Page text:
relatively formalistic sort of procedural type of addresses to being times
when we understand exactly what is on the agenda of the president. And
there is no more important State of the Union than in the first one after a

So, to me, what he laid down today was very clearly saying we will not
re lent. We will not let this go by the way of the media news cycle. We
are going to put this front and center in the State of the Union. Put
pressure on both parties.

And I think that`s significant, Lawrence.

O`DONNELL: I want to watch one question in the press conference today
about this from Jake Tapper.


JAKE TAPPER, ABC NEWS REPORTER: This is not the first issue, the
first incident, of horrific gun violence of your four years. Where have
you been?

OBAMA: Well, here is where I have been, Jake -- I have been president
of the United States dealing with the worst economic crisis since the Great
Depression, an auto industry on the verge of collapse, two wars. I don`t
think I have been on vacation.

And so -- you know, I think all of us have to do some reflection on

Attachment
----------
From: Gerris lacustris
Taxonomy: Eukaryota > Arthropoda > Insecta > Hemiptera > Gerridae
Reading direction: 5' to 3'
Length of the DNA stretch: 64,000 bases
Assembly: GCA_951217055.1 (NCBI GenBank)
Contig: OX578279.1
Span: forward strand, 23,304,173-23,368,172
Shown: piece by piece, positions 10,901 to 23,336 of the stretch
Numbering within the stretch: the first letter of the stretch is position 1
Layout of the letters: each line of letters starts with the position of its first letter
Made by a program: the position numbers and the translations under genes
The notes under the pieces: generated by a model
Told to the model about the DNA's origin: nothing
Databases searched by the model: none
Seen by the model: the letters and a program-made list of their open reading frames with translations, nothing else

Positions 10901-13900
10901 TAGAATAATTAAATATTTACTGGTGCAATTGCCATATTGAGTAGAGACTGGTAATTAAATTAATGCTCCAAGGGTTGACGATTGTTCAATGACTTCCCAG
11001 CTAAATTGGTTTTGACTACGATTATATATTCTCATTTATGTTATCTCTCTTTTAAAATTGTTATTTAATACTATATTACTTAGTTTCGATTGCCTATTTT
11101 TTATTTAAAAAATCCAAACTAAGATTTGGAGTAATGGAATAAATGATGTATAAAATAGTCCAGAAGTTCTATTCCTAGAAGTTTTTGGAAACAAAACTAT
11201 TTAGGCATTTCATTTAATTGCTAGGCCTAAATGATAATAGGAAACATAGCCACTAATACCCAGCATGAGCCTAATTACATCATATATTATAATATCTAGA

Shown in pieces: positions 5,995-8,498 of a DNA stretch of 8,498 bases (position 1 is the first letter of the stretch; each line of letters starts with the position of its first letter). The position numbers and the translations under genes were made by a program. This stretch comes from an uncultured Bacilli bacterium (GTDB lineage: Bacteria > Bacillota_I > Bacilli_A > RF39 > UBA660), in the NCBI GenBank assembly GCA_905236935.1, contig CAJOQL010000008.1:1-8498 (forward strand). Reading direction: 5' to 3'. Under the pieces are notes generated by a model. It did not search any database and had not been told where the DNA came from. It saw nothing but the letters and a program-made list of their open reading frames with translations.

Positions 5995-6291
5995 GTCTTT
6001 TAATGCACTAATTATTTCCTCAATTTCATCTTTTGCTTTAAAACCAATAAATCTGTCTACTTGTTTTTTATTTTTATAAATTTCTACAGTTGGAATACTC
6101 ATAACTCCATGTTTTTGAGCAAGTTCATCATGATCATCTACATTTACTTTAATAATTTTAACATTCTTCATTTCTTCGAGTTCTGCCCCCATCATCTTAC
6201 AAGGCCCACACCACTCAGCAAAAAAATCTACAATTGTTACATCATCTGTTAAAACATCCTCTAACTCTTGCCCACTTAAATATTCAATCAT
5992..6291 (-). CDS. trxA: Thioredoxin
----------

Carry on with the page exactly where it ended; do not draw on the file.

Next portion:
how we prioritize what we do here in Washington. And as I said on Sunday,
this should be a wake-up call for all of us to say that if we are not
getting right the need to keep our children safe, then nothing else


O`DONNELL: Now, am I the only one who is bothered by the way that
question was asked? The where have you been?

Now, listen, if I was in that room asking questions under pressure, I
would probably phrase things badly all the time. But I`m going to have to
say, I just found it to be -- about the worst possible way you could phrase

We know what the president does for a living and we know what he has
been doing for his time. I think it`s perfectly reasonable to ask why
haven`t you been moved before.